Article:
Reginald Tindal Kennedy "Reggie" Bosanquet (9 August 1932 – 27 May 1984) was a British journalist and broadcaster who was an anchor of News at Ten for ITN from 1967 to 1979. Bosanquet, of Huguenot descent, was the only child of the England cricketer Bernard Bosanquet (credited with inventing the googly). His great-great-grandfather was Sir Nicolas Conyngham Tindal, Lord Chief Justice (1829–1843), through whom Bosanquet was senior lineal representative of the ancient Scales barony, although he never sought to establish his claim to the title and a seat in the House of Lords. Bosanquet was on the staff of ITN from its earliest days, initially as a sub-editor. He later reported from many parts of the world and was diplomatic correspondent for four years. He briefly became head anchor of ITN from 1974–1976, when Sir Alastair Burnet left to join the BBC's Panorama programme. His partnership with Anna Ford on News at Ten was popular with viewers in the late 1970s. As Ford has since revealed, this rapport could prove distressing: on one occasion Bosanquet, having somehow discovered the birth-date of Ford's mother, wished her a "happy birthday" at the end of the broadcast, unaware that she had died some time previously. Ford recalled in 2007: "Reggie was a dear. I mean, you wouldn't have chosen a man who had epilepsy, was an alcoholic, had had a stroke and wore a toupée to read the news, but the combination was absolute magic." Although held in considerable affection by the public (he was commonly addressed by family, friends and the media as "Reggie"), Bosanquet was not without his critics as a newsreader. At times he could appear puzzled by unfamiliar foreign names while his trademark slurred delivery fed contemporary suspicions that he was a heavy drinker. Such rumours became raw material for wags and comedy writers: Bosanquet acquired such nicknames as "Reginald Beaujolais", "Reginald Boozalot" and "Reginald Boozatten" while Sir Richard Stilgoe noted that an anagram of 'Reginald Bosanquet' was 'ITN Square Gone Bald'.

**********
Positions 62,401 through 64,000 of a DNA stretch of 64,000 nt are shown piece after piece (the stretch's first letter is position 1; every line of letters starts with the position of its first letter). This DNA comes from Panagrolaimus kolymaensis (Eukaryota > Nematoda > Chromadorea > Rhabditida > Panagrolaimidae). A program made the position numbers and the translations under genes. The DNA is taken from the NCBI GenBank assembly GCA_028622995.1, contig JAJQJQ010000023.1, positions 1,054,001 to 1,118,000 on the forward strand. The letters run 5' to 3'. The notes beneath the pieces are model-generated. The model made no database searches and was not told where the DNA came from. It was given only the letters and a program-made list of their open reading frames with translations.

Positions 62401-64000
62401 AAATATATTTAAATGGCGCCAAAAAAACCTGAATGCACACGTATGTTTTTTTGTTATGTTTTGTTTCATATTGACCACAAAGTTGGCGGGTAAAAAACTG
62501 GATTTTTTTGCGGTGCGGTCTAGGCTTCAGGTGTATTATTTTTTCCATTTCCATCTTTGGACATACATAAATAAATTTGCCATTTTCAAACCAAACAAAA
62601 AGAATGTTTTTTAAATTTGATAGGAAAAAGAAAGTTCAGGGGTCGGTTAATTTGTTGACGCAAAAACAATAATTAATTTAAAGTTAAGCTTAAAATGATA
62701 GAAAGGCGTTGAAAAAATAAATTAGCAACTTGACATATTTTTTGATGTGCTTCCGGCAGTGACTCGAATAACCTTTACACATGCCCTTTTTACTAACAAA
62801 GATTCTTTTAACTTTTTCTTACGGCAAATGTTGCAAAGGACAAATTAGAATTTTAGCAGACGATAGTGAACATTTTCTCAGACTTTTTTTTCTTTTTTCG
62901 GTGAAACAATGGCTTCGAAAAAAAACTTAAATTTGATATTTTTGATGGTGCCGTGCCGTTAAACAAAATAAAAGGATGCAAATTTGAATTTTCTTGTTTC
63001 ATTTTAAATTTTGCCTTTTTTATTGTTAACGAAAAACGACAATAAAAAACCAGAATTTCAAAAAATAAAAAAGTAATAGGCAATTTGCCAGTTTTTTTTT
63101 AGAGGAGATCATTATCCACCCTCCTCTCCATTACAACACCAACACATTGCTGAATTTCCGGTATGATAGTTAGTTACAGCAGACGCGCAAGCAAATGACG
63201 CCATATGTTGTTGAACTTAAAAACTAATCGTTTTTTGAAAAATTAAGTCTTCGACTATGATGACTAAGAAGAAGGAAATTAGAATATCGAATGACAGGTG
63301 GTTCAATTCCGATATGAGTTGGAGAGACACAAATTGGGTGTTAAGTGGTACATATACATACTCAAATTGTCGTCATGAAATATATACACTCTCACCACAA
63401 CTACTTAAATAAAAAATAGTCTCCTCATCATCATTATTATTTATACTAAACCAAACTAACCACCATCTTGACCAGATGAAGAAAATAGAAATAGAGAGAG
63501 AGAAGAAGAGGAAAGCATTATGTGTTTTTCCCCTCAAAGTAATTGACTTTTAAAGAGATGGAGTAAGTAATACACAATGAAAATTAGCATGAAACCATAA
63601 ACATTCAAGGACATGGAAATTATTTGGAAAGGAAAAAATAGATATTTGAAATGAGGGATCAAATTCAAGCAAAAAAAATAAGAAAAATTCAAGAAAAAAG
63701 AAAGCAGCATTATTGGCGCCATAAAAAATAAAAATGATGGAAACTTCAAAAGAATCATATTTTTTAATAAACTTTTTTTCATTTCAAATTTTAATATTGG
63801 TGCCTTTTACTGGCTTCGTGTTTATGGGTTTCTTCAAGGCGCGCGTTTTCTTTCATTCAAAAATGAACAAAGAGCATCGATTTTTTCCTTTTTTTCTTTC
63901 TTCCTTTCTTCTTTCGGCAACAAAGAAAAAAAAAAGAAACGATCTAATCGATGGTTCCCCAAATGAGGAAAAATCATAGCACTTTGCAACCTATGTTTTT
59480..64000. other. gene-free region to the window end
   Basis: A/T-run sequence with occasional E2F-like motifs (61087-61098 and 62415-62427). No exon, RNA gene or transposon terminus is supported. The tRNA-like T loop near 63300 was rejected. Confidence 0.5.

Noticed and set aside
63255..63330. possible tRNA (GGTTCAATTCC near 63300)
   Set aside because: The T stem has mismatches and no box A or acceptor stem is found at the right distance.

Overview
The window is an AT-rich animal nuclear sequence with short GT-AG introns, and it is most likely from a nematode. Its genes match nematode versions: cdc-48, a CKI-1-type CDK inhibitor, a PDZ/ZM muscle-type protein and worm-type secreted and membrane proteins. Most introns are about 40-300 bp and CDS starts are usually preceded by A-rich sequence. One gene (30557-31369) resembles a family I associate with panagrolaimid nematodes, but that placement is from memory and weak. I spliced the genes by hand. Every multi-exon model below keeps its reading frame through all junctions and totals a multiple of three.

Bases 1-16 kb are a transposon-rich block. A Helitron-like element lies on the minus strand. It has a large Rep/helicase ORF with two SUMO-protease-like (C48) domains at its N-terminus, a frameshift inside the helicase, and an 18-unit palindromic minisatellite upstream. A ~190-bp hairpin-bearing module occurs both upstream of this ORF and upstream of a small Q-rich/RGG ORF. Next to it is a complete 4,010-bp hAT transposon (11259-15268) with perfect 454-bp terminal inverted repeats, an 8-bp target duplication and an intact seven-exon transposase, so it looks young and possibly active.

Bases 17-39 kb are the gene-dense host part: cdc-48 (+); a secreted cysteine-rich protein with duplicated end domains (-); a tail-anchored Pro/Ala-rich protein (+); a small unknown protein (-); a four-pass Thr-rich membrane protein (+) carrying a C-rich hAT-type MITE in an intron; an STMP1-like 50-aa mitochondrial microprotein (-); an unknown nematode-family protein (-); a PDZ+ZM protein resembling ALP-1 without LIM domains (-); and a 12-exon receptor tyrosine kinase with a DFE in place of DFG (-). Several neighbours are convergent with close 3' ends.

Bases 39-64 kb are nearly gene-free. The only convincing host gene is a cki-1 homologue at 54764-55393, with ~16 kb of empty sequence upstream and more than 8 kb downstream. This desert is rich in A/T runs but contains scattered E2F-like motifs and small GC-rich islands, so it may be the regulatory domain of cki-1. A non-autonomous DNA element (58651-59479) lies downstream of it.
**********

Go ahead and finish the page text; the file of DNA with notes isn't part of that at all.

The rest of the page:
Sigmund Freud (1856-1939) was an Austrian neurologist and the founder of psychoanalysis, a clinical method for treating psychopathology through dialogue between a patient and a psychoanalyst. In creating psychoanalysis, Freud developed therapeutic techniques such as the use of free association and discovered transference, establishing its central role in the analytic process. Freud's redefinition of sexuality to include its infantile forms led him to formulate the Oedipus complex as the central tenet of psychoanalytical theory. His analysis of dreams as wish-fulfillments provided him with models for the clinical analysis of symptom formation and the underlying mechanisms of repression. On this basis Freud elaborated his theory of the unconscious and went on to develop a model of psychic structure comprising id, ego and super-ego. Freud postulated the existence of libido, an energy with which mental processes and structures are invested and which generates erotic attachments, and a death drive, the source of compulsive repetition, hate, aggression and neurotic guilt. In his later work Freud developed a wide-ranging interpretation and critique of religion and culture.

Price: $2,500.00